• Pitkäranta, Miia (Helsingin yliopisto, 2012)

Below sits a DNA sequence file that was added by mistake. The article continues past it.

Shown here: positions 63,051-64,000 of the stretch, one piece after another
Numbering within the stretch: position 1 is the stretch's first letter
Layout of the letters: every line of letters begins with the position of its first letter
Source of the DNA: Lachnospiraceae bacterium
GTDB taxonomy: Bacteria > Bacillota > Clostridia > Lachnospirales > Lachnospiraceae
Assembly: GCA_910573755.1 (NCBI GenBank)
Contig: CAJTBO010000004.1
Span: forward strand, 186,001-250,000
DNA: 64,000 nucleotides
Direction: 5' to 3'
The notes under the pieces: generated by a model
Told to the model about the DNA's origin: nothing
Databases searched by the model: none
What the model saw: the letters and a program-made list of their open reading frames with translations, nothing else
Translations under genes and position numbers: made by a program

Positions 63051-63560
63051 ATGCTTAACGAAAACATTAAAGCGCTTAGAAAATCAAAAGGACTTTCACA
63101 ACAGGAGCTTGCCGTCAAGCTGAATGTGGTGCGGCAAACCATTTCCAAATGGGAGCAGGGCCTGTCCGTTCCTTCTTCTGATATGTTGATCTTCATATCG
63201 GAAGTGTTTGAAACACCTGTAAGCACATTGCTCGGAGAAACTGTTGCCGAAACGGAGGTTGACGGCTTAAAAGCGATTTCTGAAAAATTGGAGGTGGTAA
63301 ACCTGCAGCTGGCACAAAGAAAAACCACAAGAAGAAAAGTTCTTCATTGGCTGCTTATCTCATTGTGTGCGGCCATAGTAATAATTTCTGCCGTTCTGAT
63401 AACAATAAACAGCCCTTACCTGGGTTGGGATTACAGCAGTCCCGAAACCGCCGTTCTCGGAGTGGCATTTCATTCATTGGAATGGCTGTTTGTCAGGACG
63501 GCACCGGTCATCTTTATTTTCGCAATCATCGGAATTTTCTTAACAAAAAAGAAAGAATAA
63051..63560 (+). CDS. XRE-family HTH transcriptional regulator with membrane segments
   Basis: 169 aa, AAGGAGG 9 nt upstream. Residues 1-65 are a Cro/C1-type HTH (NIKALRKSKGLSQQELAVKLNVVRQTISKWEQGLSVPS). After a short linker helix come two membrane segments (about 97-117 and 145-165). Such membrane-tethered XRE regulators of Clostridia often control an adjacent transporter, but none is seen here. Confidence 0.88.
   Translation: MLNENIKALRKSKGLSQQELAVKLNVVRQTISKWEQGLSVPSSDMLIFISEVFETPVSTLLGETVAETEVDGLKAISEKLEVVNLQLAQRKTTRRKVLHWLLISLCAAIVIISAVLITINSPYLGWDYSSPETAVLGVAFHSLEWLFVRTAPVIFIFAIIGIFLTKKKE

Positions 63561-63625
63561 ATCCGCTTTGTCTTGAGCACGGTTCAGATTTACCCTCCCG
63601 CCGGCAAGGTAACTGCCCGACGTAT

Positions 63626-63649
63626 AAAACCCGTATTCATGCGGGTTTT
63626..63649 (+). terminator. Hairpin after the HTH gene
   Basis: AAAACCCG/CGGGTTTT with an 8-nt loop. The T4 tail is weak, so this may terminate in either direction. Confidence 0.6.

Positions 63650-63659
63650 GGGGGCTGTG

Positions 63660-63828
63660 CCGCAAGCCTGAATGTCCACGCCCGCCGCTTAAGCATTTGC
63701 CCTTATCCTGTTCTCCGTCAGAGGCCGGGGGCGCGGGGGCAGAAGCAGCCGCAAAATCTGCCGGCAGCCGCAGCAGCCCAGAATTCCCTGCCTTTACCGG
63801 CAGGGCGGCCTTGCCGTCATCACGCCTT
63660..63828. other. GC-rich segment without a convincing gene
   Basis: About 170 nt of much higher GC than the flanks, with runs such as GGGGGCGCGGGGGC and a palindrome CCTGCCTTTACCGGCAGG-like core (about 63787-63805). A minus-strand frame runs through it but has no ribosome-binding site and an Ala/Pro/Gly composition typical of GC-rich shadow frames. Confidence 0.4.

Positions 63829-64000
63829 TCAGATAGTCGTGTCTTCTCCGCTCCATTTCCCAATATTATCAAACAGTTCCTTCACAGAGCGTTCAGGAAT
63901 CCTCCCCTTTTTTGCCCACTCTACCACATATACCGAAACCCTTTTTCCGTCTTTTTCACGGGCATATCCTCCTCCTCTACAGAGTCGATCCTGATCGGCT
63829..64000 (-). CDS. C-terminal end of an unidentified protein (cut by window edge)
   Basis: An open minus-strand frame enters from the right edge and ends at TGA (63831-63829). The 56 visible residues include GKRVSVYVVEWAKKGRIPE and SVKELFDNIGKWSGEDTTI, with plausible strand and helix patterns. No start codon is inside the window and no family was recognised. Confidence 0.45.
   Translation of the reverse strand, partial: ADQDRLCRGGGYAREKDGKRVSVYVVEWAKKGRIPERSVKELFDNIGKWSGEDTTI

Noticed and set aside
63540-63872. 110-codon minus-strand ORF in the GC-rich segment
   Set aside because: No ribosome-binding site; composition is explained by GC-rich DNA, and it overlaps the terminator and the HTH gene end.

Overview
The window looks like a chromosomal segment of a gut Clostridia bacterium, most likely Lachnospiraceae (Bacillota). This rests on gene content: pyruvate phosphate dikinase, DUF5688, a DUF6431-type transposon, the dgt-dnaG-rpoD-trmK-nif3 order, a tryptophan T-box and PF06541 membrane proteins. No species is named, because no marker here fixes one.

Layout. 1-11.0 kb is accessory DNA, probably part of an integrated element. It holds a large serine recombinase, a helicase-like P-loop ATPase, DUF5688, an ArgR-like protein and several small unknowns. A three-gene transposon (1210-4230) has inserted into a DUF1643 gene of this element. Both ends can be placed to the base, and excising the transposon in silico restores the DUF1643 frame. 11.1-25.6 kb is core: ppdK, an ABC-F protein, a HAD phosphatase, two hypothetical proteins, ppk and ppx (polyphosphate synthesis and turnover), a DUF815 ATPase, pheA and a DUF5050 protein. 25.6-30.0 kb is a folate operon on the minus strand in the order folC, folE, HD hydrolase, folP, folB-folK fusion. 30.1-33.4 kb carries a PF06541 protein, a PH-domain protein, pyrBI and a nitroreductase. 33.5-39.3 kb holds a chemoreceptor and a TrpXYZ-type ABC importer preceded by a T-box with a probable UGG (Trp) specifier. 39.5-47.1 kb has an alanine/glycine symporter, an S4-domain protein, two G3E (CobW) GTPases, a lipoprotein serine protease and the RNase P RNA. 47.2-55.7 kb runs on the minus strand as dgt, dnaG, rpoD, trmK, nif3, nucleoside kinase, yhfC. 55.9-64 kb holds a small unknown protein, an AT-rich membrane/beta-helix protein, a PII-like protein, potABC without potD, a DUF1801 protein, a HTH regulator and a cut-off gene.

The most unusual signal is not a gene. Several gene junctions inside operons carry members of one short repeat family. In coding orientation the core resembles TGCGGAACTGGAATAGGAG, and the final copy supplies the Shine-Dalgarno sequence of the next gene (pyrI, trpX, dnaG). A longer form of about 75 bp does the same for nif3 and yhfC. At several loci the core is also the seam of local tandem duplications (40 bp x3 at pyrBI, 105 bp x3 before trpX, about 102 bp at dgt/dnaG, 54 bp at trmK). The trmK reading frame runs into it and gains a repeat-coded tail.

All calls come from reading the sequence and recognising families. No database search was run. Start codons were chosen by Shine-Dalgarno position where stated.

Epidemiological studies have shown an elevation in the incidence of asthma, allergic symptoms and respiratory infections among people living or working in buildings with moisture and mould problems. Microbial growth is suspected to have a key role, since the severity of microbial contamination and symptoms show a positive correlation, while the removal of contaminated materials relieves the symptoms. However, the cause-and-effect relationship has not been well established and knowledge of the causative agents is incomplete. The present consensus of indoor microbes relies on culture-based methods. Microbial cultivation and identification is known to provide qualitatively and quantitatively biased results, which is suspected to be one of the reasons behind the often inconsistent findings between objectively measured microbiological attributes and health. In the present study the indoor microbial communities were assessed using culture-independent, DNA based methods. Fungal and bacterial diversity was determined by amplifying and sequencing the nucITS- and16S-gene regions, correspondingly. In addition, the cell equivalent numbers of 69 mould species or groups were determined by quantitative PCR (qPCR). The results from molecular analyses were compared with results obtained using traditional plate cultivation for fungi. Using DNA-based tools, the indoor microbial diversity was found to be consistently higher and taxonomically wider than viable diversity. The dominant sequence types of fungi, and also of bacteria were mainly affiliated with well-known microbial species. However, in each building they were accompanied by various rare, uncultivable and unknown species. In both moisture-damaged and undamaged buildings the dominant fungal sequence phylotypes were affiliated with the classes Dothideomycetes (mould-like filamentous ascomycetes); Agaricomycetes (mushroom- and polypore-like filamentous basidiomycetes); Urediniomycetes (rust-like basidiomycetes); Tremellomycetes and the family Malasseziales (both yeast-like basidiomycetes). The most probable source for the majority of fungal types was the outdoor environment. In contrast, the dominant bacterial phylotypes in both damaged and undamaged buildings were affiliated with human-associated members within the phyla Actinobacteria and Firmicutes. Indications of elevated fungal diversity within potentially moisture-damage-associated fungal groups were recorded in two of the damaged buildings, while one of the buildings was characterized by an abundance of members of the Penicillium chrysogenum and P. commune species complexes. However, due to the small sample number and strong normal variation firm conclusions concerning the effect of moisture damage on the species diversity could not be made. The fungal communities in dust samples showed seasonal variation, which reflected the seasonal fluctuation of outdoor fungi. Seasonal variation of bacterial communities was less clear but to some extent attributable to the outdoor sources as well. The comparison of methods showed that clone library sequencing was a feasible method for describing the total microbial diversity, indicated a moderate quantitative correlation between sequencing and qPCR results and confirmed that culture based methods give both a qualitative and quantitative underestimate of microbial diversity in the indoor environment. However, certain important indoor fungi such as Penicillium spp. were clearly underrepresented in the sequence material, probably due to their physiological and genetic properties. Species specific qPCR was a more efficient and sensitive method for detecting and quantitating individual species than sequencing, but in order to exploit the full advantage of the method in building investigations more information is needed about the microbial species growing on damaged materials. In the present study, a new method was also developed for enhanced screening of the marker gene clone libraries. The suitability of the screening method to different kinds of microbial environments including biowaste compost material and indoor settled dusts was evaluated. The usability was found to be restricted to environments that support the growth and subsequent dominance of a small number microbial species, such as compost material.